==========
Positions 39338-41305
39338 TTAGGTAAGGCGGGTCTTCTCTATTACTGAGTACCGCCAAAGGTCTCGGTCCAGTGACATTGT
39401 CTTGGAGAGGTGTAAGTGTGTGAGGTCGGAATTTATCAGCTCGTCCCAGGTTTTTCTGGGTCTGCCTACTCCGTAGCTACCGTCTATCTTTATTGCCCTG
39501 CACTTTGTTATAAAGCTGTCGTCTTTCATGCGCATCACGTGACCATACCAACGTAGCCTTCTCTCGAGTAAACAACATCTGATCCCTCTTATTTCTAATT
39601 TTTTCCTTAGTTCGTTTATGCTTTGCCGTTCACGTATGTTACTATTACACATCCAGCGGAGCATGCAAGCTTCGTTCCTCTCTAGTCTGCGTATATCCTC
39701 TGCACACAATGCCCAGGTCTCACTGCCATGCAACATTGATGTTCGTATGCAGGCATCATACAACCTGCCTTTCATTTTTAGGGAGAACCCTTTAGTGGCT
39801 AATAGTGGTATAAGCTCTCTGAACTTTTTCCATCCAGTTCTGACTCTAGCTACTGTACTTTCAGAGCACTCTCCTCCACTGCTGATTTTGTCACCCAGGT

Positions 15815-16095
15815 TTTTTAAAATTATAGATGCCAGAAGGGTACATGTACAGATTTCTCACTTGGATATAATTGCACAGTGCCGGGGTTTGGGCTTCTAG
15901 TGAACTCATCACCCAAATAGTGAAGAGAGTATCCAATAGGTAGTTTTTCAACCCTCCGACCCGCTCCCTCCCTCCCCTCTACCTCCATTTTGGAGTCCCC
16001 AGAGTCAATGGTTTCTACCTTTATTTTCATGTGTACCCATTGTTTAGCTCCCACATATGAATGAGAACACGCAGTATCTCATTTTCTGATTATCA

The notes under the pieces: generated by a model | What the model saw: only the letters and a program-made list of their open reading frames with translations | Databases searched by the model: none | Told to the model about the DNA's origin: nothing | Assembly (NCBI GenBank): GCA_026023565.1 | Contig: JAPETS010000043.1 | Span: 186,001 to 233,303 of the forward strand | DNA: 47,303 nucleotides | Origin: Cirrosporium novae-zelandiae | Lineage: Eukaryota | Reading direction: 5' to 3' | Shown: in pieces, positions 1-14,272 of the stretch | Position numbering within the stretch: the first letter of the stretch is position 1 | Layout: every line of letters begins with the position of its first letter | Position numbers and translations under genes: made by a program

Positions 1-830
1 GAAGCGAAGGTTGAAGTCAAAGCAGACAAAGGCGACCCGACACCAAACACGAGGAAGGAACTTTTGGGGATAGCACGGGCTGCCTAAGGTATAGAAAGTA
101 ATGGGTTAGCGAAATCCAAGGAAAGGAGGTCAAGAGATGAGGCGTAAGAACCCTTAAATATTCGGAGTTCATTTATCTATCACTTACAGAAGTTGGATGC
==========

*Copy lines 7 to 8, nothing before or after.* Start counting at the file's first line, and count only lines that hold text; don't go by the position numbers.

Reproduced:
39801 AATAGTGGTATAAGCTCTCTGAACTTTTTCCATCCAGTTCTGACTCTAGCTACTGTACTTTCAGAGCACTCTCCTCCACTGCTGATTTTGTCACCCAGGT

Positions 15815-16095